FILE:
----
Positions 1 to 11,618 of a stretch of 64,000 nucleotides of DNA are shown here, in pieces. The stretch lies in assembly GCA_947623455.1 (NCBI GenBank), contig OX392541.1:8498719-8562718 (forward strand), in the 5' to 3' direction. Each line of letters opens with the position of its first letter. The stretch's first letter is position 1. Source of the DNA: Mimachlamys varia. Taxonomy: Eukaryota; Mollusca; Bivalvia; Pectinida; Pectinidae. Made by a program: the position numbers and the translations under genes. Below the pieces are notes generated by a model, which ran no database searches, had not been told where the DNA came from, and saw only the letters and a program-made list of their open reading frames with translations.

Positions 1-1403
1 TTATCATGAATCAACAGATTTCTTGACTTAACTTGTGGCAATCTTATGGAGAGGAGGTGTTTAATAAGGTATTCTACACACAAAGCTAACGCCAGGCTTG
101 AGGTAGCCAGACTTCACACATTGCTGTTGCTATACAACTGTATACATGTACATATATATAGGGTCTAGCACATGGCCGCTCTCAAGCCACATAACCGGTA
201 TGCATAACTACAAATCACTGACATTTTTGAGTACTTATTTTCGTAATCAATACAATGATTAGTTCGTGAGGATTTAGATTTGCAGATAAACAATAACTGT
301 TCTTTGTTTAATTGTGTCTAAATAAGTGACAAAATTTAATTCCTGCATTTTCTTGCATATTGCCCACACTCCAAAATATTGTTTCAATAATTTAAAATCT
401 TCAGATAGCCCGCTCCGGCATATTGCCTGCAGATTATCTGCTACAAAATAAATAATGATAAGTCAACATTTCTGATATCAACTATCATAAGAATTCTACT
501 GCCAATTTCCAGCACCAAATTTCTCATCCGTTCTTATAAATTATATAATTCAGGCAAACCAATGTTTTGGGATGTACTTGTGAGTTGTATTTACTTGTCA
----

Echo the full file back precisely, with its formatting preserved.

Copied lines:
Positions 1 to 11,618 of a stretch of 64,000 nucleotides of DNA are shown here, in pieces. The stretch lies in assembly GCA_947623455.1 (NCBI GenBank), contig OX392541.1:8498719-8562718 (forward strand), in the 5' to 3' direction. Each line of letters opens with the position of its first letter. The stretch's first letter is position 1. Source of the DNA: Mimachlamys varia. Taxonomy: Eukaryota; Mollusca; Bivalvia; Pectinida; Pectinidae. Made by a program: the position numbers and the translations under genes. Below the pieces are notes generated by a model, which ran no database searches, had not been told where the DNA came from, and saw only the letters and a program-made list of their open reading frames with translations.

Positions 1-1403
1 TTATCATGAATCAACAGATTTCTTGACTTAACTTGTGGCAATCTTATGGAGAGGAGGTGTTTAATAAGGTATTCTACACACAAAGCTAACGCCAGGCTTG
101 AGGTAGCCAGACTTCACACATTGCTGTTGCTATACAACTGTATACATGTACATATATATAGGGTCTAGCACATGGCCGCTCTCAAGCCACATAACCGGTA
201 TGCATAACTACAAATCACTGACATTTTTGAGTACTTATTTTCGTAATCAATACAATGATTAGTTCGTGAGGATTTAGATTTGCAGATAAACAATAACTGT
301 TCTTTGTTTAATTGTGTCTAAATAAGTGACAAAATTTAATTCCTGCATTTTCTTGCATATTGCCCACACTCCAAAATATTGTTTCAATAATTTAAAATCT
401 TCAGATAGCCCGCTCCGGCATATTGCCTGCAGATTATCTGCTACAAAATAAATAATGATAAGTCAACATTTCTGATATCAACTATCATAAGAATTCTACT
501 GCCAATTTCCAGCACCAAATTTCTCATCCGTTCTTATAAATTATATAATTCAGGCAAACCAATGTTTTGGGATGTACTTGTGAGTTGTATTTACTTGTCA